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travel and they are looking to reward themselves after months of hardship so some markets we are seeing some surging, singularly in asia and china, and in other markets we think short to medium term problems because of these restrictions —— especially in asia and china. -- especially in asia and china. �* , , ., china. and used cars, are we seeinu china. and used cars, are we seeing a _ china. and used cars, are we seeing a surge _ china. and used cars, are we seeing a surge in _ china. and used cars, are we seeing a surge in sale - china. and used cars, are we seeing a surge in sale of - china. and used cars, are we| seeing a surge in sale of used cars? ~ , ,., , �* , seeing a surge in sale of used cars? absolutely. it's a very marked trend _ cars? absolutely. it's a very marked trend at _ cars? absolutely. it's a very marked trend at the - cars? absolutely. it's a very l marked trend at the moment, cars? absolutely. it's a very - marked trend at the moment, and supply in some areas is even running out of running low and of course that sending prices surging. people are trying to avoid double transport, they are perhaps trying to tighten their belts economically and moving from a new to a used car and of course they are not prepared to wait. 0ne and of course they are not prepared to wait. one of the big problems with all of these chips shortages is people are being asked to wait six months plus for a new car so if they want a car now, they are looking into the used market and there is a strong stock order or there was a strong stock on nearly new cars, so you are paying for a car that is nearly as good and there is a real strong trend in that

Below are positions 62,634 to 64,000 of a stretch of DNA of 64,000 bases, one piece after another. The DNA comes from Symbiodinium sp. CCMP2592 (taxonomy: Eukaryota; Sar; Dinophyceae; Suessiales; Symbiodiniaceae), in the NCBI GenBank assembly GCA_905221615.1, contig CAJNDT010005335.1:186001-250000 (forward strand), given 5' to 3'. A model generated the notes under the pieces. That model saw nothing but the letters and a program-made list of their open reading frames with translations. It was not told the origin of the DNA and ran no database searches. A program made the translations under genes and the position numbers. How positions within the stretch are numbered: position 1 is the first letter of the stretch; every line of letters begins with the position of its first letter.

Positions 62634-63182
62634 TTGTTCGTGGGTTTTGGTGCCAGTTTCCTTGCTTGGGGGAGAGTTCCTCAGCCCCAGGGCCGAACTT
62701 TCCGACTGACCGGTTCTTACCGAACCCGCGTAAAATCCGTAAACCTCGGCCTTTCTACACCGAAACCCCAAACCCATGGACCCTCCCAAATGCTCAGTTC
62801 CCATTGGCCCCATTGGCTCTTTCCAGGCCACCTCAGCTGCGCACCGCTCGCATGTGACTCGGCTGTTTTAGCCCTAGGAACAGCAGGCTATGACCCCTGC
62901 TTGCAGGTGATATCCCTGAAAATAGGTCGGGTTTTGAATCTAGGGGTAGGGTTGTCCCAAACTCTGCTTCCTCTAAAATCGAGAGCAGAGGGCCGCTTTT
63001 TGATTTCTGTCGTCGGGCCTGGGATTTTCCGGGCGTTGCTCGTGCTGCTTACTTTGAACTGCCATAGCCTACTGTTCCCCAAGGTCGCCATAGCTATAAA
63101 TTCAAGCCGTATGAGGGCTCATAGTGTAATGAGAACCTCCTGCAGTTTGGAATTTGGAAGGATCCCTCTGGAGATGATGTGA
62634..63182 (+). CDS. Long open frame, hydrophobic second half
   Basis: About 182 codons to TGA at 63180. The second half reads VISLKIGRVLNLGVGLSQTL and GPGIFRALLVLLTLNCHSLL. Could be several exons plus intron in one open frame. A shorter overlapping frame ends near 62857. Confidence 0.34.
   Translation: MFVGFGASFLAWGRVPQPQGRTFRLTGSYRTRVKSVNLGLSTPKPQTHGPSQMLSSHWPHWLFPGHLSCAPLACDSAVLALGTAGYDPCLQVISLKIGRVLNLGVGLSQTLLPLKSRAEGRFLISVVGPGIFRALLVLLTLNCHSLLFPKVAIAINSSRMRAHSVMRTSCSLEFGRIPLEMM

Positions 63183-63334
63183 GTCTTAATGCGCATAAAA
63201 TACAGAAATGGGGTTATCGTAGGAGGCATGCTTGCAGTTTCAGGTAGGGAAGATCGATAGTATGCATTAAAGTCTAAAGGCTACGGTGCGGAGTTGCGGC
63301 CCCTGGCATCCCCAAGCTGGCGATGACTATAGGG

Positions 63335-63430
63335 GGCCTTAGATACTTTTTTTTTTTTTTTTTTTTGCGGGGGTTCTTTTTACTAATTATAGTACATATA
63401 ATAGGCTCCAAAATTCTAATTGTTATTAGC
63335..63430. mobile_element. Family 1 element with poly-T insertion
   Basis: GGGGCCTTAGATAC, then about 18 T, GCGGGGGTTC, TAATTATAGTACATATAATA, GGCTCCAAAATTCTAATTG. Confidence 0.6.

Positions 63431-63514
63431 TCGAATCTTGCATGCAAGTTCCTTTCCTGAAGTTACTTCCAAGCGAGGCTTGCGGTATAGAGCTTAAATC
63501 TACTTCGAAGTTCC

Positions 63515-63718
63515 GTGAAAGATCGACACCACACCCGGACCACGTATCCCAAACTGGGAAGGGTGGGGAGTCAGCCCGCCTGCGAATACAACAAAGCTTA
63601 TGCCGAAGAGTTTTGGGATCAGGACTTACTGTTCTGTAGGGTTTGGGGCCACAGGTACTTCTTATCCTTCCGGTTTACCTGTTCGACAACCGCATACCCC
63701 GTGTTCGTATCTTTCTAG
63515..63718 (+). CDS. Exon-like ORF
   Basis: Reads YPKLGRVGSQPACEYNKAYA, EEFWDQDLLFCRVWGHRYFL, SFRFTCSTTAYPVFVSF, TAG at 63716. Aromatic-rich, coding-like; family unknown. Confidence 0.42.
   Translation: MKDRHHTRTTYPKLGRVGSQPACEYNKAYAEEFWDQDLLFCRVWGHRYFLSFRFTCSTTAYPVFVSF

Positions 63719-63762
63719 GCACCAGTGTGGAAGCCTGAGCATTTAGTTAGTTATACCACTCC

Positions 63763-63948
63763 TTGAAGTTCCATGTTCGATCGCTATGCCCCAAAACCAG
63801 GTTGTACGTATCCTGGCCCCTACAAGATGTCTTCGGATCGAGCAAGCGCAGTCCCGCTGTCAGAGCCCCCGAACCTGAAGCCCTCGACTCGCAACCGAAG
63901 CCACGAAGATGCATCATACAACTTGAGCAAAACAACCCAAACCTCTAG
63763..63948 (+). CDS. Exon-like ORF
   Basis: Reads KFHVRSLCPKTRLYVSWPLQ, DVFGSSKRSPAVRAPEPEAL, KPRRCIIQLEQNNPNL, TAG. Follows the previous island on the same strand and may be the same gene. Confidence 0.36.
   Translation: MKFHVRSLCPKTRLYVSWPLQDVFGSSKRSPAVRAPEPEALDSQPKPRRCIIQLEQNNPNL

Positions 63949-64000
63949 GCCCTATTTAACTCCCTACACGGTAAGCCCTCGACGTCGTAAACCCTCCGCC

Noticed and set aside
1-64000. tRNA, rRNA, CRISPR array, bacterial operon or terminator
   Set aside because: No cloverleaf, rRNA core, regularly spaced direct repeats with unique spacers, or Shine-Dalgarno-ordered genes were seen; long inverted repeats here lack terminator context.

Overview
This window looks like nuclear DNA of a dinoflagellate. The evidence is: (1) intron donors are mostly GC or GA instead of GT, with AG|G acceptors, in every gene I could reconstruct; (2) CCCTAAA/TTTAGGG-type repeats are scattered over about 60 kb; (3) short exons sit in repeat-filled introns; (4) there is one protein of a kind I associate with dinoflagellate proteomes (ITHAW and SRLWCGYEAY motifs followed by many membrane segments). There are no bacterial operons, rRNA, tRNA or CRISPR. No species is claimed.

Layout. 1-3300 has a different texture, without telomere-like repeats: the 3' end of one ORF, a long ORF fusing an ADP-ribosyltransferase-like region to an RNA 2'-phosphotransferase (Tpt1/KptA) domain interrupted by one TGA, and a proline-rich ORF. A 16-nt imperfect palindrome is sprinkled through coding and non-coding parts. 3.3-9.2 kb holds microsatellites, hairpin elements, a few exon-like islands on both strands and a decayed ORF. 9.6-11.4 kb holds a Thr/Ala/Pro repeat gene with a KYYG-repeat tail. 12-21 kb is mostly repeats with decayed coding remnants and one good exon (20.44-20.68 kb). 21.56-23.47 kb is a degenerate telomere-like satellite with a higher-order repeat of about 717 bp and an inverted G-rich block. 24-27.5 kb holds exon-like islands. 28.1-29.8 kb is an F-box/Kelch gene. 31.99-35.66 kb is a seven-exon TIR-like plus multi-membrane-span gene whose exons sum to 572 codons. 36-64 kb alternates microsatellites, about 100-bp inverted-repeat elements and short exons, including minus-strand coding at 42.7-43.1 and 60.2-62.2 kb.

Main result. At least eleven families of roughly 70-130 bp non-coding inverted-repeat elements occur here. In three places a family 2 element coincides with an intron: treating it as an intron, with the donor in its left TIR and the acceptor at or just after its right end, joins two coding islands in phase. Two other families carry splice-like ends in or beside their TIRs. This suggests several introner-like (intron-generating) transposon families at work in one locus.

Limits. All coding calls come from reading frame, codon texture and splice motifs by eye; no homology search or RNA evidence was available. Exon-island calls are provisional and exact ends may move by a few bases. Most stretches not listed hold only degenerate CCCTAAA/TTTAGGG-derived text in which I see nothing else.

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direction as well. in a real strong trend in that direction as well. in terms of the chip shortage, _ direction as well. in terms of the chip shortage, many - the chip shortage, many carmakers, when, you know, the pandemic first kicked in last yearin pandemic first kicked in last year in around march, february, they actually stopped their orders, didn�*t they, for chips in some cases which meant that there was, when they did want them, there was a huge delay for them because there was a massive demand for chips. we want devices, whether it be a smartphone, laptop or a car, and they all need these chips. absolutely. the car industry works with a just—in—time principle, it does not stock car parts in any great numbers and after a few weeks of getting back to production when lockdown eased, they were going back to the manufacturers and trying to put their orders in but what has happened is there was a surge, the shortfall from the carmakers cancelling their orders had been taken up as you say with computer game and computer console makers, telephone makers, 10— 20% surge in demand over the course of